Arts & Entertainment
3 min

Lovable sex worker

Scott Sherman's mysteries focus more on character than intrigue

Author Scott Sherman says he learned about being gay from books with miserable characters who often met unpleasant ends. Credit: Kensington Publishing Corp
When Kevin Connor comments in Scott Sherman’s debut mystery, First You Fall, that the sheets at the Astor Hotel have “a thread count three times higher than my hourly rate,” I assumed he was a detective, private or otherwise. I was wrong. 
 
The first of many twists in Sherman’s three-part series soon reveals that Kevin has more in common with Tina Turner’s Private Dancer than Sam Spade. Which led me to wonder: has the author ever worked in the sex trade?
 
“I was propositioned once in my teens, standing on a street corner in Manhattan,” says Sherman, on the phone from Baltimore, Maryland. “A guy came up to me and said, ‘I have some spare change if you’re interested.’ That was the closest I came.”
 
Like a lot of men who trade sex for cash, it was never Sherman’s intention to become a mystery writer. But like a good detective, he looked at the facts: he wanted to publish a gay novel about a likable character that people would actually buy — and sex and mysteries sell. 
 
A fan of the genre, Sherman didn’t think he could master “the intricate planning and plotting and thinking things out” attributed to a good mystery. Then he read Janet Evanovich’s best-selling Stephanie Plum mysteries and realized they were more funny and romantic than enigmatic.
 
“It all comes down to characters: if you like the characters you’ll always enjoy whatever you’re reading,” Sherman says. “Five years from now if I asked you about a book you’re reading, you’ll probably tell me about the characters, not about the plot.”
 
His Kevin Connor mysteries are chock full of them. From Kevin’s best friend, Freddy, armed with an arsenal of putdowns and pickup lines, to his neurotic Jewish mother (voted “most likely never to shut up”), plus a coterie of clients, Kevin is constantly distracted from piecing together clues to solve mysteries his closeted NYPD boyfriend, Tony, dismisses as an active imagination.
 
In Third You Die, the author hits his stride, blending intrigue, romance, humour, sex and violence into a satisfying story about people struggling to break free from the images others have created for them. Kevin’s search for a missing pornstar opens old wounds in his relationship with his boyfriend and addresses the ugly perception that anyone working in the sex trade is asking for trouble.
 
“There is a bias against sex workers in our culture, which I think is very unfair,” Sherman says. “There are people whom for various reasons, the only chance they have at a meaningful and successful sexual relationship is one in which cash is exchanged. That should not be stigmatized — I think that’s a shame.”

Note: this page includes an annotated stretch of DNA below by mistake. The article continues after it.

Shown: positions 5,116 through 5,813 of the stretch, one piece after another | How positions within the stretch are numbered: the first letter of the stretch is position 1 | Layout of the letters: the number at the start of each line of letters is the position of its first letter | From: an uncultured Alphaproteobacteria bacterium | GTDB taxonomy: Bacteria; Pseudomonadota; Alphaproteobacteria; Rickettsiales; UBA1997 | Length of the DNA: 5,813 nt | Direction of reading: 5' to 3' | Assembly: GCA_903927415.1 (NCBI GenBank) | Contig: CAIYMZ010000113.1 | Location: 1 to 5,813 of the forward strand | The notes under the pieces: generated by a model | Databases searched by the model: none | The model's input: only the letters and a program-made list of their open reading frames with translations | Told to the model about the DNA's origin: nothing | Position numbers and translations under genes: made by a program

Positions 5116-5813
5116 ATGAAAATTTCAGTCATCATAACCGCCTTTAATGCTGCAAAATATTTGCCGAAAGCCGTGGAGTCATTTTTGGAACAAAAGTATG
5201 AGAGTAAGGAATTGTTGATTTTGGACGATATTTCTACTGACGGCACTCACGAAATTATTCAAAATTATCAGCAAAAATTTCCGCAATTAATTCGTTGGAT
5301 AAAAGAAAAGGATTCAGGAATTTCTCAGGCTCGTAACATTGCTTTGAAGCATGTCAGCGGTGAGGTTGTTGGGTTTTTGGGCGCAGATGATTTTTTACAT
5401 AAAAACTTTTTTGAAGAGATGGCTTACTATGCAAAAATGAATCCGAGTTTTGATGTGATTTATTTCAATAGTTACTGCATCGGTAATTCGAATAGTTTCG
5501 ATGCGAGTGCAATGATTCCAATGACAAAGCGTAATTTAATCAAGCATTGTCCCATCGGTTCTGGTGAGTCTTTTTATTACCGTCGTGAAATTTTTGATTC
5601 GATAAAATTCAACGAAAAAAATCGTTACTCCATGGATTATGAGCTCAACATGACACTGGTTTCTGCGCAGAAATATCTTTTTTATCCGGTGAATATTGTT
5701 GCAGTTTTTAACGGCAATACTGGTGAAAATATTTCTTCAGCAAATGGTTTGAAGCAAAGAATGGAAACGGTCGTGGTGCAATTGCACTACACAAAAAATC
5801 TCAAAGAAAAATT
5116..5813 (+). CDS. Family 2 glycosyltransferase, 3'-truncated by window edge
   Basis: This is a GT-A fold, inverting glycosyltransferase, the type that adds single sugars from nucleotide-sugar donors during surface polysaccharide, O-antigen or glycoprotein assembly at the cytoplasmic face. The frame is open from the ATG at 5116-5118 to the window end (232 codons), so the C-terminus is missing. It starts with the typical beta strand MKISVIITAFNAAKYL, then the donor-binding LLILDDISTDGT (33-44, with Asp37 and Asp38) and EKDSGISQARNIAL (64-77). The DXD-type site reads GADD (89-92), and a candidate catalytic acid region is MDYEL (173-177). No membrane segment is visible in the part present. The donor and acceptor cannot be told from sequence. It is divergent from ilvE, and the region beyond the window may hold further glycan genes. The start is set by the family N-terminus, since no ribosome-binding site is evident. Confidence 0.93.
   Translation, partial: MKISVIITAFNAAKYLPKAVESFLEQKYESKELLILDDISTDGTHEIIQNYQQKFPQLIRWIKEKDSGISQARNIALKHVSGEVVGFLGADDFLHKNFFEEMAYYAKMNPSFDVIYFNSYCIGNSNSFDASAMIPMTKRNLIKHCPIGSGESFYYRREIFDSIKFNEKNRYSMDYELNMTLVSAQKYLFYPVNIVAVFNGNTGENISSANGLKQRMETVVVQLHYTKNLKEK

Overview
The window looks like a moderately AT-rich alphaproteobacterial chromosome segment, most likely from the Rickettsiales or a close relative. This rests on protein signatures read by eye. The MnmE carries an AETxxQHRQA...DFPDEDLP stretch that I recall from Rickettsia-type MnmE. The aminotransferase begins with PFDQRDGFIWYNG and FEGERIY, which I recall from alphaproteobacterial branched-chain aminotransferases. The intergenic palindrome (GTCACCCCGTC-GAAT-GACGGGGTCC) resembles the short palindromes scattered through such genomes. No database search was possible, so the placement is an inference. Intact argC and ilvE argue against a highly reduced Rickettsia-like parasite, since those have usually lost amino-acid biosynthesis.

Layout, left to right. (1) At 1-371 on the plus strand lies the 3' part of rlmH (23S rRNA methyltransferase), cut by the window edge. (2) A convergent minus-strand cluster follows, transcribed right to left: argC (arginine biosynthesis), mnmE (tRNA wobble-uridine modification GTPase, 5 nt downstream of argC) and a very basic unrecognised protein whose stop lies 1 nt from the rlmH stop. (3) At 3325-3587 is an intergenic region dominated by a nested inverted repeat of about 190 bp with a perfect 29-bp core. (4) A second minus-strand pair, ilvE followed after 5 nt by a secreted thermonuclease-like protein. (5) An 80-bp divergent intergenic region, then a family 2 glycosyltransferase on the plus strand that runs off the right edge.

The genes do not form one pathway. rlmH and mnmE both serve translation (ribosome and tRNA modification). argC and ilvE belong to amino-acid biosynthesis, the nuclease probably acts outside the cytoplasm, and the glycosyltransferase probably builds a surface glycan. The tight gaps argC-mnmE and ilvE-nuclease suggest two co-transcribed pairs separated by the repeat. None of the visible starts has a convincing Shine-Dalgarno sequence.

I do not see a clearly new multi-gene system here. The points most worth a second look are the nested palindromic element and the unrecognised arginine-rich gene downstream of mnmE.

Sherman says he wanted to write a book that would inspire a young gay person to feel better about being gay. “I sort of learned how to be gay by reading books by Andrew Holleran and Larry Kramer,” he says. “Looking back, the characters were always miserable or came to some kind of horrible end.”
 
With Kevin, Sherman wanted to prove that you can be gay and still have adventures, a family and lead a productive life. 
 
Kevin’s sexual escapades with his clients are generally played for laughs, but there is one scene in Third You Die that had me wiping the steam off my glasses.
 
In each of the books, homophobia is the bad guy. Whether it’s a gay character that’s repressed or a straight character that hates gay people, “homophobia is what Kevin is fighting against — without being preachy!”
 
Here the author hits his mark, as when Kevin observes, in Second You Sin, “Straight people hate us because we’re hedonists that just want to have sex or because we dare to be like them, wanting legal unions and to raise children.”
 
While the series succeeds in creating a compelling arc for Kevin as he transitions out of the sex trade, the one story line I struggled with was Kevin’s relationship with his boyfriend, Tony, who keeps one foot in the closet. In this day and age, what proud gay man has time for a closet case, especially in New York City? 
 
Sherman says Tony symbolizes that gay people are constantly coming out of the closet. “It’s not like you come out once and it’s done,” he explains. “Every new job, every new doctor, is a decision. Raising two kids, I’m constantly getting it: ‘Daddy’s doing the shopping? Where’s Mommy?’ It’s hard.”
 
With Kevin’s story complete, Sherman is writing another book in the series from the perspective of Kevin’s best friend, Freddy. Whichever direction he takes the series, Sherman is well worth keeping an eye out for — private or otherwise.